Model Quannah Chasinghorse: “If you want to work with me, you have to work with me all” 2022-04-27 06:57:45


written by Quana Chasinghors

Quannah Chasinghorse is an Aboriginal activist and land protector who has become a sought-after role model over the past two years. All opinions expressed in this article belong to the author. The feature is part of the CNN Style series Linkwhich explores complex identity issues.

Even though I’ve been in the fashion world since I was young, I never thought I could be a model. I’m a proud member of the Hän Gwich’in and Sičangu/Oglala Lakota tribes in the US – but like most Aboriginal teens, I grew up without any representation in popular culture. I didn’t feel confident or even liked the way I looked.

When I was 14, I received my first face tattoo, a hand-engraved tattoo called Yidįįłtoo, in a ceremony that was practiced to signify coming of age. It was really a special moment. I could have done it sooner, but I waited until I could better express its meaning and sacredness: why it is so important for us to restore this tradition after it has been almost erased – like so many other cultural practices. Each of the other tattoos was a rite of passage. Tattoos Not every Aboriginal person is the same; Each of them tells our personal history.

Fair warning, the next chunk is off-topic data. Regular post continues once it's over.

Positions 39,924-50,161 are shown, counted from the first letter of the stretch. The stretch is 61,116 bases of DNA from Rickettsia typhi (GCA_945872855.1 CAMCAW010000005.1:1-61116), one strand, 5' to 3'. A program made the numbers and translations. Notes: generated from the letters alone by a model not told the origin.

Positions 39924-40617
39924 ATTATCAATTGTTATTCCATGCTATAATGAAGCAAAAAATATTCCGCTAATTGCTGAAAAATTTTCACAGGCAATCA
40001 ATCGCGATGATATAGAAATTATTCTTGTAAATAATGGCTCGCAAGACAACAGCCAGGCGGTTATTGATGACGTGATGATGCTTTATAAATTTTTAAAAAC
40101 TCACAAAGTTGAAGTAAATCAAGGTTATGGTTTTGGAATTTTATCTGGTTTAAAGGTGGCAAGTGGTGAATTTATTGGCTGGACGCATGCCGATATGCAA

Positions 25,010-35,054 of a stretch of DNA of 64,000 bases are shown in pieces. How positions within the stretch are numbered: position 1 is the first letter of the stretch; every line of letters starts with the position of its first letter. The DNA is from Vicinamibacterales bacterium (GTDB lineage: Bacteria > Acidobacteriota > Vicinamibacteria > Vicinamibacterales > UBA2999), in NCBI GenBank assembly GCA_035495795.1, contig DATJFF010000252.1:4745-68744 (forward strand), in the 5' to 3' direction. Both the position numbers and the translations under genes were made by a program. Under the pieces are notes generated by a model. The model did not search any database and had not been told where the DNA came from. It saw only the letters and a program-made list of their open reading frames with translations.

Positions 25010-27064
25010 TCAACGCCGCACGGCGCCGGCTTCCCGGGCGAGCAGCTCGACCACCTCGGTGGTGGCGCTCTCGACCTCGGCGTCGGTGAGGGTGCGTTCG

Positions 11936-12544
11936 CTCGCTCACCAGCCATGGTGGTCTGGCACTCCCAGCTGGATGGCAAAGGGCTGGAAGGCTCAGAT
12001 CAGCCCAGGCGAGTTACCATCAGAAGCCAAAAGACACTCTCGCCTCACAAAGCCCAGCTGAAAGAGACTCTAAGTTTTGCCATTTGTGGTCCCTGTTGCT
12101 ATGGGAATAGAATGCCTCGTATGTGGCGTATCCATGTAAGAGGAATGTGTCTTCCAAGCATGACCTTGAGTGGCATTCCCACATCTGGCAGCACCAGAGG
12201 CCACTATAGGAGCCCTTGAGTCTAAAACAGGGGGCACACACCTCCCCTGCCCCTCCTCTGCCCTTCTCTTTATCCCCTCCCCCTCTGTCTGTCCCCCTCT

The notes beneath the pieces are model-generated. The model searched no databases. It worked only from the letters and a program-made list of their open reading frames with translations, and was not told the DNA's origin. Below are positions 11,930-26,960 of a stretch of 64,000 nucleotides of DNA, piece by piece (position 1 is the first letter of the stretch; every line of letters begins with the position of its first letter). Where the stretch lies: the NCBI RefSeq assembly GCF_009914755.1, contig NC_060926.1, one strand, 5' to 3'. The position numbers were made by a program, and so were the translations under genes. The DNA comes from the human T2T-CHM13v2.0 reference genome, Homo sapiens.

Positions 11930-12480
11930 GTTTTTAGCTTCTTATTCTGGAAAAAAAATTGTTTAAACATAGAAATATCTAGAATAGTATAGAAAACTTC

Quannah Chasinghorse was filmed in the land of Tongva, in Tarzana, California.

Quannah Chasinghorse was filmed in the land of Tongva, in Tarzana, California. credit: Evan Biennale Atwood

I’ve always wanted to represent my people in the best way, and now I’m lucky enough to do so, by being on magazine covers and runways. It’s important to be someone who can change other people’s view of beauty, because I know a lot of girls who are just like me and can feel out of place.